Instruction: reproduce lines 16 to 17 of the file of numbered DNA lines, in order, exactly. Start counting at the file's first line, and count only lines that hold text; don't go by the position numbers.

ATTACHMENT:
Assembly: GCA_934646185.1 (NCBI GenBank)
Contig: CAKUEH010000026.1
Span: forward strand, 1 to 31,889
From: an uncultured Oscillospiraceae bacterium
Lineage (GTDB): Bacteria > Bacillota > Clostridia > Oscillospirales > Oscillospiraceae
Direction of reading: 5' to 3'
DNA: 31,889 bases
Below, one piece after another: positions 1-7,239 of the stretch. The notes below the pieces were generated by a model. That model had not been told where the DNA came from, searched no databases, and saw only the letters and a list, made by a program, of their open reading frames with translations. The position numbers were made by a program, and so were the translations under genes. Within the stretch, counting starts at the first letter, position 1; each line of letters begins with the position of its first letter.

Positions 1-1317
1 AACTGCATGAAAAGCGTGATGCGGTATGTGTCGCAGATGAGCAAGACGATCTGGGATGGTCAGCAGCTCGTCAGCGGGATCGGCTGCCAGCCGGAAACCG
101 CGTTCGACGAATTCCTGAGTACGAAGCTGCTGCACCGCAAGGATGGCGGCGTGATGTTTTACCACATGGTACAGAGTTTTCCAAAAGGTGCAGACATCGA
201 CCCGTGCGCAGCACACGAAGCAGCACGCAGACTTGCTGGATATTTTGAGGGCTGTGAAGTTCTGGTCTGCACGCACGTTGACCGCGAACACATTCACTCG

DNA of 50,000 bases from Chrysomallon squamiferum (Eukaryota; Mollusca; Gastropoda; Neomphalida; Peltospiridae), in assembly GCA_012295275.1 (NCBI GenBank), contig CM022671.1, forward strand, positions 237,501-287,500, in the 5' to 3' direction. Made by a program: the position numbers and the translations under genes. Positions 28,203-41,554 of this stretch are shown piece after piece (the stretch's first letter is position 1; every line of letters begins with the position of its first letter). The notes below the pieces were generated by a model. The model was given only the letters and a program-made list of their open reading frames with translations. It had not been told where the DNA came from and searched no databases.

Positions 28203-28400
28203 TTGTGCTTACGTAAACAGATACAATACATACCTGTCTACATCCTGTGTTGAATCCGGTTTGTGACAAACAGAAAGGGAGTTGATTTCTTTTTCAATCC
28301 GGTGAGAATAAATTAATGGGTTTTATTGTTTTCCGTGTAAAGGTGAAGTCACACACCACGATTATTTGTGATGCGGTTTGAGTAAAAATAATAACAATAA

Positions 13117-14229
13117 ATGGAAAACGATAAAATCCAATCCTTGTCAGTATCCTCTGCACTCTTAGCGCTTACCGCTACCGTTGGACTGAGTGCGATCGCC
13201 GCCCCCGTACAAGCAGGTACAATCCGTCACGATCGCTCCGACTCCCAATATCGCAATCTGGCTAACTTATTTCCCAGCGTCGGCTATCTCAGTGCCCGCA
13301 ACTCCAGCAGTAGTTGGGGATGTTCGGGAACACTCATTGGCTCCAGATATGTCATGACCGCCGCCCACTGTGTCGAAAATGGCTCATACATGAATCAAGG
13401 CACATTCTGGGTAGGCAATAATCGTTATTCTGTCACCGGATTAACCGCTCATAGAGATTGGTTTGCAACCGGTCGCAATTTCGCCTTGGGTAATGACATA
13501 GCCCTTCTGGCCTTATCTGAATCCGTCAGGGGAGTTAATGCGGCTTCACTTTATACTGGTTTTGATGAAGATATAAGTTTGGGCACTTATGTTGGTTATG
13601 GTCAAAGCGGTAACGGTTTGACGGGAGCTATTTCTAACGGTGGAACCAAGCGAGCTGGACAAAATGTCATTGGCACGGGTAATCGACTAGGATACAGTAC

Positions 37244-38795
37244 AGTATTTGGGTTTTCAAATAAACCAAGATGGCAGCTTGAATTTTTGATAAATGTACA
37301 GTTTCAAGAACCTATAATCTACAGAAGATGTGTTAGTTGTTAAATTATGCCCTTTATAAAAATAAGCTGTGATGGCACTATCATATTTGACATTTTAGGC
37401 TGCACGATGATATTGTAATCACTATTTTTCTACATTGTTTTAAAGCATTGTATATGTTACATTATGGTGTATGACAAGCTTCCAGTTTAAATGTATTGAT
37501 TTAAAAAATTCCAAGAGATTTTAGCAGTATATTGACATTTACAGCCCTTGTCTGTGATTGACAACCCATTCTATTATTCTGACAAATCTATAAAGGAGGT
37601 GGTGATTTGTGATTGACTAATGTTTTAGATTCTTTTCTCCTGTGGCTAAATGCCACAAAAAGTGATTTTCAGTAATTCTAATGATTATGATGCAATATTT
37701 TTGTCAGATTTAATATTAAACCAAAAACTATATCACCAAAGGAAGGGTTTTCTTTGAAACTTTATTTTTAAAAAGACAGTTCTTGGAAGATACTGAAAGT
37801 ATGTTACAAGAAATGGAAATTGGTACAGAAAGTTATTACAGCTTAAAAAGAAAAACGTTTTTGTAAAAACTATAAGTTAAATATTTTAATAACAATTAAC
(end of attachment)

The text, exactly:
28301 GGTGAGAATAAATTAATGGGTTTTATTGTTTTCCGTGTAAAGGTGAAGTCACACACCACGATTATTTGTGATGCGGTTTGAGTAAAAATAATAACAATAA

Positions 13117-14229